By Axios staffIn a stunning reversal of U.S. policy in Afghanistan, the United States is expected to send billions of dollars of military aid to help Afghanistan’s embattled security forces fight the insurgency that has ravaged the country since 2009.
The administration is expected on Monday to send a $4 billion assistance package to Afghan President Ashraf Ghani’s government.
The money, which includes a portion of American troop costs, is expected by U.N. Secretary-General Antonio Guterres to be split evenly among the Afghan government, the U.K.-based International Security Assistance Force and other regional partners.
Afghanistan is currently struggling to stabilize the country after nearly a decade of war that has left the country plagued by violence, a lack of law and order and corruption.
In recent weeks, the Taliban have claimed responsibility for several attacks on Afghan security forces, as well as attacks on international organizations in the country.
The Pentagon, however, has said that no U.B.P. has claimed responsibility.
U.s. officials have previously indicated that the UB.
A. has been responsible for many of the attacks, but that the group has not been designated as a terrorist organization.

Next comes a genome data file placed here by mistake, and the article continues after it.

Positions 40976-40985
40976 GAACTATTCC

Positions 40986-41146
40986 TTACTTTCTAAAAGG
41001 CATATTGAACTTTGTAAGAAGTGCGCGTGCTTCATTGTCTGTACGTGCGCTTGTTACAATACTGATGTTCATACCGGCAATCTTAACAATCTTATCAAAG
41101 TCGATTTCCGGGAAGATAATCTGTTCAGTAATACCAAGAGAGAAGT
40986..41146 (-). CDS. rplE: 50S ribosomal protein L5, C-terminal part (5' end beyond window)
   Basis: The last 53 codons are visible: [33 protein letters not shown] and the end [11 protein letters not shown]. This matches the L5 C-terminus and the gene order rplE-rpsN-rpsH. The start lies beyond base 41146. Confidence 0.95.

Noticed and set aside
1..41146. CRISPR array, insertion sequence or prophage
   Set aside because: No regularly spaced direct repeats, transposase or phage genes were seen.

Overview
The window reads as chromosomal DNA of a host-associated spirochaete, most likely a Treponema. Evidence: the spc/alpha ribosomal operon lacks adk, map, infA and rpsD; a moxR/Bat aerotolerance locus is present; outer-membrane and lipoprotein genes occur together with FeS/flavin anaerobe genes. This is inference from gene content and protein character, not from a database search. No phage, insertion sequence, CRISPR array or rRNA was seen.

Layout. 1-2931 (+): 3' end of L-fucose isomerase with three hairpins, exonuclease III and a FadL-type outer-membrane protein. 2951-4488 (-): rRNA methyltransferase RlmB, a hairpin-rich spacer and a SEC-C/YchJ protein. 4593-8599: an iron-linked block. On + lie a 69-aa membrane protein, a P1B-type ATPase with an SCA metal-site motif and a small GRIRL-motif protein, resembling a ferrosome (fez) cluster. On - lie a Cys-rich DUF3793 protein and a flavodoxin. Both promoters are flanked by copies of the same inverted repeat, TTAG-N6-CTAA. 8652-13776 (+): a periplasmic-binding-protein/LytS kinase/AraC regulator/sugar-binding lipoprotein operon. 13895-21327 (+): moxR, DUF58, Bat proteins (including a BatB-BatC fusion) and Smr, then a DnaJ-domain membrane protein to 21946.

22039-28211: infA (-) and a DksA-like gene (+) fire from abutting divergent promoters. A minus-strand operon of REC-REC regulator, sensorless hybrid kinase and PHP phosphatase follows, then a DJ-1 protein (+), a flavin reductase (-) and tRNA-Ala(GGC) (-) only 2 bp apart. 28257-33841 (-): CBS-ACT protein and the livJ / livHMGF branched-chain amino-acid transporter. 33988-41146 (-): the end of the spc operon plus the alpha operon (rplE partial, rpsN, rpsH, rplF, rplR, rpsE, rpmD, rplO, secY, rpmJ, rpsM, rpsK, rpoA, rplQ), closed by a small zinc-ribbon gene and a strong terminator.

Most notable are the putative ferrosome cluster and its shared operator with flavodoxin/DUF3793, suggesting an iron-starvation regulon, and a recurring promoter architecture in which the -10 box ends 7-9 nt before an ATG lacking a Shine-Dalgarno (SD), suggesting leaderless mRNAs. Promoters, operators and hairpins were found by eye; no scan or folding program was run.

It has also said that it would not target Afghan security services.
A spokesperson for the Uyghur community in Afghanistan said that the new aid package was a signal of confidence from the U,S.
government that Afghanistan would be able to provide the Afghan people with security.
“It shows that the Americans are serious and they are not going to leave Afghanistan without a fight,” said Tariq Ali, spokesman for the Islamic Emirate of Afghanistan.
The U.A., the Uighur ethnic group in northern China, also criticized the aid package, saying that the $4bn is inadequate and needs to be increased to help Afghan civilians.
The United States has provided $2.2 billion in assistance to Afghanistan since 2009, but it has also stepped up the pace of spending, giving the country more than $18 billion in aid since 2011.
The Afghan government has said it will receive a full $3.2bn in aid from the United Nations in 2019.
The funding is expected be split equally between the Afghan National Security Forces and the Afghan army, the Afghan parliament and the UAB-backed government in the northwestern province of Paktika.
Uyggar Uygur, a leader of the Afghan Uighurs, has criticized the U.,S.
for not supporting the Afghan security apparatus during the Uayghan conflict, which began in the early 1990s.
“We are waiting for a reply from the Americans,” Uygurs chief of staff said last week.